Teams from leading companies tested their identity products against a complete Cardea reference implementation, other teams, in a half-day virtual event. Participating companies will demonstrate results at a DemoDay virtual event on Sept 23.

The Cardea Interop-athon was the first event of its kind to focus on increasing  interoperability between multiple products and tools from across the open-source community. Indicio, which donated Cardea to Linux Foundation Public Health, stood up a complete reference implementation for participants to test against (as well as each other) over a half-day virtual event. SITA, Liquid Avatar, IdRamp, GlobalID, Canadian Credentials Network, and Network Synergies were all successful—meaning that each company’s identity solutions work with Cardea and can interoperate with each other.

“We were thrilled to see such a great turnout for this event,” said Ken Ebert, co-chair of the Cardea working group and CTO at Indicio. “This is the kind of event that will lead us toward a network of networks for privacy-preserving and fraud-preventing decentralized digital credentials. But even more important, it is a critical milestone for scaling real-world deployments of verifiable credentials for managing COVID-19 testing and vaccination. We’ll be doing more of these to push the technology forward through community collaboration.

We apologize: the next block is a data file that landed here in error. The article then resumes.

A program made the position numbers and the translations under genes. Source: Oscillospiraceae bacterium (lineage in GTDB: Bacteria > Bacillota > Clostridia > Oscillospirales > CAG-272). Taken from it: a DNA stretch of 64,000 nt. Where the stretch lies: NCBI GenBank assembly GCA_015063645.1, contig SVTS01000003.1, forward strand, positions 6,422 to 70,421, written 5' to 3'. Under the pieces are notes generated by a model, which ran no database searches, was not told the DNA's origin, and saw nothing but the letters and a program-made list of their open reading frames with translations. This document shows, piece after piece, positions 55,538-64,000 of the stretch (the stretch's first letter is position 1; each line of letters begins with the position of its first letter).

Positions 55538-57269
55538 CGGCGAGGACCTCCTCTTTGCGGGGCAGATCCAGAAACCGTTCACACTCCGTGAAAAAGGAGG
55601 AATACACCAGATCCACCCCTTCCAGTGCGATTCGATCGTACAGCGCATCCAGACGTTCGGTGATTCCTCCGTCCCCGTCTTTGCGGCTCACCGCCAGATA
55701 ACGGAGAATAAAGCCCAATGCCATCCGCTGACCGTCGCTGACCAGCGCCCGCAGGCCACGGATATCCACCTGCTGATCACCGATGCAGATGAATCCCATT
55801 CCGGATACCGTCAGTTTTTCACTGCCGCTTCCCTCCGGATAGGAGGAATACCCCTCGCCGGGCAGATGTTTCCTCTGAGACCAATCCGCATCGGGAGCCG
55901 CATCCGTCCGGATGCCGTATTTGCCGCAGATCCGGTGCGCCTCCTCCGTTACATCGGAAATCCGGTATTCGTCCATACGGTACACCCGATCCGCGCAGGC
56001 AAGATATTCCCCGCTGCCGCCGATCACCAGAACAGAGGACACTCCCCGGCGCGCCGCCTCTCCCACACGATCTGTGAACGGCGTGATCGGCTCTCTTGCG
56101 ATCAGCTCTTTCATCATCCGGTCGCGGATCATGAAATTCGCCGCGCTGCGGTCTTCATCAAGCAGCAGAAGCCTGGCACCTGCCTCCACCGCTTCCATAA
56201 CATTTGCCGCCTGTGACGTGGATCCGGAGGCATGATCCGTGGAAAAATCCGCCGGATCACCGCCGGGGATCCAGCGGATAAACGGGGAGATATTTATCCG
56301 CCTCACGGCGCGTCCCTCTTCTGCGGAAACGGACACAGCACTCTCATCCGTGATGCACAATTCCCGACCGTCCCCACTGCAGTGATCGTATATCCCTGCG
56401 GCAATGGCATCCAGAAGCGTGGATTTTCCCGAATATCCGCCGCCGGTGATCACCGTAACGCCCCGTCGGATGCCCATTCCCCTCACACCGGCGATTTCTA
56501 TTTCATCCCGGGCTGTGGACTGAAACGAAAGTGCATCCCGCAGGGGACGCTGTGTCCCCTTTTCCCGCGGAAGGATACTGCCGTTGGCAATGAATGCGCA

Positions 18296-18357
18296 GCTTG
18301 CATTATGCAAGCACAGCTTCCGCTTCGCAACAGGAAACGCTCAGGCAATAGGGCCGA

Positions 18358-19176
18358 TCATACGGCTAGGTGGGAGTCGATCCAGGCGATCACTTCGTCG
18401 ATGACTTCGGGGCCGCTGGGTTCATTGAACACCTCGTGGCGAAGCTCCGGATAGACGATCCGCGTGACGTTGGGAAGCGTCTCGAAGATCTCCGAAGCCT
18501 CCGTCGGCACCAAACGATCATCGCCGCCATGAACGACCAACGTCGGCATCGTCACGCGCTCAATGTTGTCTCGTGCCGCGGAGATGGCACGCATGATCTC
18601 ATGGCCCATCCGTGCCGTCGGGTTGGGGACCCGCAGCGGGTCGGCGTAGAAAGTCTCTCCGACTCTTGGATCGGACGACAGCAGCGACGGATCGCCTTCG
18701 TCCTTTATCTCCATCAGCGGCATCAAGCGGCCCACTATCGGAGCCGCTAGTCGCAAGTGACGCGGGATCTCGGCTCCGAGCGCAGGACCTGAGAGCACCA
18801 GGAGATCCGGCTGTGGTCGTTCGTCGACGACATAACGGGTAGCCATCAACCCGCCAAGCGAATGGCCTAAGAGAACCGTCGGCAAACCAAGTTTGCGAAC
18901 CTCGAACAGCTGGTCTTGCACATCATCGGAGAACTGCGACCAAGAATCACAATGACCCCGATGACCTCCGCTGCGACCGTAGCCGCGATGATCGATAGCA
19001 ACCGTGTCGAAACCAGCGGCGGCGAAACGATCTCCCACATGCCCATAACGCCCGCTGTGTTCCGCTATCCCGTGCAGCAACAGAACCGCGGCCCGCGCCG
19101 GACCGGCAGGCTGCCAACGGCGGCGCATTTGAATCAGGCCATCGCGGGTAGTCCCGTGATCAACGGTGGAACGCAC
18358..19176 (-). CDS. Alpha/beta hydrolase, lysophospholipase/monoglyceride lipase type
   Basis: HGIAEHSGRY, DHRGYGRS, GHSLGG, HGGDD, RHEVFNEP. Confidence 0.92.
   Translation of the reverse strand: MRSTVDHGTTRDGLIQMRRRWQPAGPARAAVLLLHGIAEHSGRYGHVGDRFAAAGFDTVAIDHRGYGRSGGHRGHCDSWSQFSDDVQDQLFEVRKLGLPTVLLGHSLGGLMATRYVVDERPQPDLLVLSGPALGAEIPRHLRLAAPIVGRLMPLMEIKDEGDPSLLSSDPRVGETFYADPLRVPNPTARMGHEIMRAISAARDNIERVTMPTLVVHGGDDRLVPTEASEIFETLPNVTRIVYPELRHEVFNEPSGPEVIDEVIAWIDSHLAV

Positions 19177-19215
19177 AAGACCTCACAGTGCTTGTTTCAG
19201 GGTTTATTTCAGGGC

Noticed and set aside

The ability to issue private digital health information directly to a person, for them to hold it in a digital wallet and then verify it across multiple businesses and agencies is the modern, safer, and more convenient equivalent of taking paper documents and hand carrying them from office to office. The technology also deftly manages health data privacy law: With verifiable credentials, third parties don’t need to store and manage a person’s personal information for verifying identity. This means that, with COVID testing or vaccines, schools, workplaces, and event spaces are freed from compliance worries. They can verify the authenticity of a health claim without having to see or record personal data. The technology also removes the worry of being tracked.

Cardea is a project housed at Linux Foundation Public Health and is at the forefront of providing the open source tools and schemas required for sharing digital health data in a way that provides security and privacy. The goal of the Interop-athon event was to increase interoperability between the community players, establish a further technical development roadmap, and to identify problem areas and successes on which to build from. 

“This technology and this event showcases the power of an open-source software community: together, we are so much stronger than if we were all working alone,” said Ebert. The result is a better product, a flexible ecosystem, and a culture of continuous improvement and innovation through collaboration.

The Cardea reference implementation will continue to be available to anyone that would like to test against this version. Future versions will be offered for testing as they become available. Cardea code repositories can be found in the Cardea github.

DemoDay will be held virtually on September 23, from 10am to 12pm MST. To see the Interop-athon participants demonstrate their solutions, log in through